This review of Gail Hamilton’s book, Woman’s Wrongs, appeared in Godey’s Lady’s Book in the July, 1868 issue.

Gail Hamilton's "Woman's Wrongs"

Gail Hamilton’s “Woman’s Wrongs”

The last word upon the vexed question of Woman Suffrage is a little book by Gail Hamilton called “Woman’ s Wrongs.” Those who expect, from the title and from the writer’s well-known esprit de corps, warm advocacy of her sex’s right to the ballot and bitter denunciation of all who deny it will be disappointed— most of them pleasantly disappointed. We do not quote Gail Hamilton as an opponent to women’ s voting; she says distinctly that sex should no more affect the matter than height or weight. But she goes on to show how little the ballot will really give women; how many things there are of far more importance towards which it will do nothing. We cannot do better than quote some extracts, which we commend to those who believe in the widening of the suffrage as the introduction to a social and political millennium:—

IS WOMAN SUFFRAGE NECESSARY?

Towards female suffrage in itself considered, I have never been able to feel otherwise than indifferent. There are so many things so infinitely more important, more close to the welfare and happiness of society and of individuals, and especially is the happiness of woman so apart from and independent of her right of suffrage, that it has seemed an altogether secondary and unimportant matter. Woman without the ballot may possess every condition of a dignified womanhood. It would sometimes seem, from the tone of discussion, as if the ballot were a sort of talisman, with a power to ward off all harm from its possessor. To me it looks rather like a clumsy contrivance for bringing opinion to bear on government— fine, delicate, precise, as compared with the old-time method of the sword; but coarse blundering, and insufficient, when compared with the pen, the fireside, and the thousand subtle social influences, penetrating, pervasive, purifying.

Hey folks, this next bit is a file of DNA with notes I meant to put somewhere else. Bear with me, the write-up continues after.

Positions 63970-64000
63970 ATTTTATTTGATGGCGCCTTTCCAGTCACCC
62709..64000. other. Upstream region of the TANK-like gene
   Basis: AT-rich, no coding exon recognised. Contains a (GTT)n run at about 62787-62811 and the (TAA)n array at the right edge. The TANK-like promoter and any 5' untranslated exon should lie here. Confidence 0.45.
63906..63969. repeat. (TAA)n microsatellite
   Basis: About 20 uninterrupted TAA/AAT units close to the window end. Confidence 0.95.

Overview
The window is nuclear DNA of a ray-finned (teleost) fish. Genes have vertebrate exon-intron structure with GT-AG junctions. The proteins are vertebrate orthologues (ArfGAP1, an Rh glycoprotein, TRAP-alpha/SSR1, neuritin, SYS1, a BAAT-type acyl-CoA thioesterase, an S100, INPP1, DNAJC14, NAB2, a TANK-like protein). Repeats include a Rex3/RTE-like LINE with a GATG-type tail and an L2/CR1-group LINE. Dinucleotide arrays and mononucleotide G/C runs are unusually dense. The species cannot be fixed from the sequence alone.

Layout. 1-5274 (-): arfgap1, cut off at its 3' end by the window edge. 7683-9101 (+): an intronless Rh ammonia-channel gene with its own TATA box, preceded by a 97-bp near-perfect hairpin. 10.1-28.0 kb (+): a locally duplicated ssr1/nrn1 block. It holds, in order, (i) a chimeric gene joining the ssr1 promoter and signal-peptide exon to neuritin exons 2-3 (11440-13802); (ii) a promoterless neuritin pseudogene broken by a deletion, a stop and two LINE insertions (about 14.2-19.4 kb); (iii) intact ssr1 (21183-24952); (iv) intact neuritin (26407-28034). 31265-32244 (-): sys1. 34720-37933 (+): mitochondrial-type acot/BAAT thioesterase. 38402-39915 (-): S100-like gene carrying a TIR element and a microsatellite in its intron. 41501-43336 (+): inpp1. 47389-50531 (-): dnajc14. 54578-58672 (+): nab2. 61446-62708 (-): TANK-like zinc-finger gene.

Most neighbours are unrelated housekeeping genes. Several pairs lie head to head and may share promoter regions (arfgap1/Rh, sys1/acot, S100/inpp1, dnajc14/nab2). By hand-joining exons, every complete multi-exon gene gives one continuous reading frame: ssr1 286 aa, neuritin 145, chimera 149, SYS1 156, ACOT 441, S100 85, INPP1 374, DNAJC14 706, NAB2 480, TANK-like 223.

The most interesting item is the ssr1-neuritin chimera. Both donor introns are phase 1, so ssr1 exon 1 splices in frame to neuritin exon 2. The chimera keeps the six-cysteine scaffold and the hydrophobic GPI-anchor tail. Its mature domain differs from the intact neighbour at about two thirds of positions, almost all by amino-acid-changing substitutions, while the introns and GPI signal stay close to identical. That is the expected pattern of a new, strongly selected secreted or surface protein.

Godey’s Lady’s Book— Louis Antoine Godey began publishing Godey’s Lady’s Book in 1830. He designed his monthly magazine specifically to attract the growing audience of literate American women. The magazine was intended to entertain, inform, and educate the women of America.
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Marie Antoinette playing the harp at the French Court in 1777

Godey’s Lady’s Book: Marie Antoinette

This profile of Marie Antoinette (born Maria Antonia Josepha Johanna von Habsburg-Lothringen) by Josephine Robbins Fuller appeared in Godey’s Lady’s Book in March 1877.

Marie Antoinette playing the spinet, 1769

Marie Antoinette playing the spinet, 1769

Crowns have many thorns, cruel thorns that not infrequently pierce the wearer to death. Marie Antoinette learned all the bitterness of this sad truth. She first opened her eyes in the palace at Vienna, November 2, 1755. She was the youngest daughter of the Emperor Francis, and the Empress Maria Theresa of Austria. Her childhood was peaceful and happy amongst her brothers and sisters. She saw little of her stately mother, and her father died when she was only ten years old. She had an irrepressible propensity for fun and amusement, but possessed not that love and aptitude for the acquisition of book knowledge, without which teachers are in vain, and opportunities well-nigh useless.

Italian was the only language that she could speak and write, although later, she learned to converse in French. She was ignorant of history, philosophy, even of her own native German. In after years she keenly felt her deficiencies, yet she nowhere discovers the weakness, so common to little minds, that of being envious or jealous of others more fortunate than herself in these things.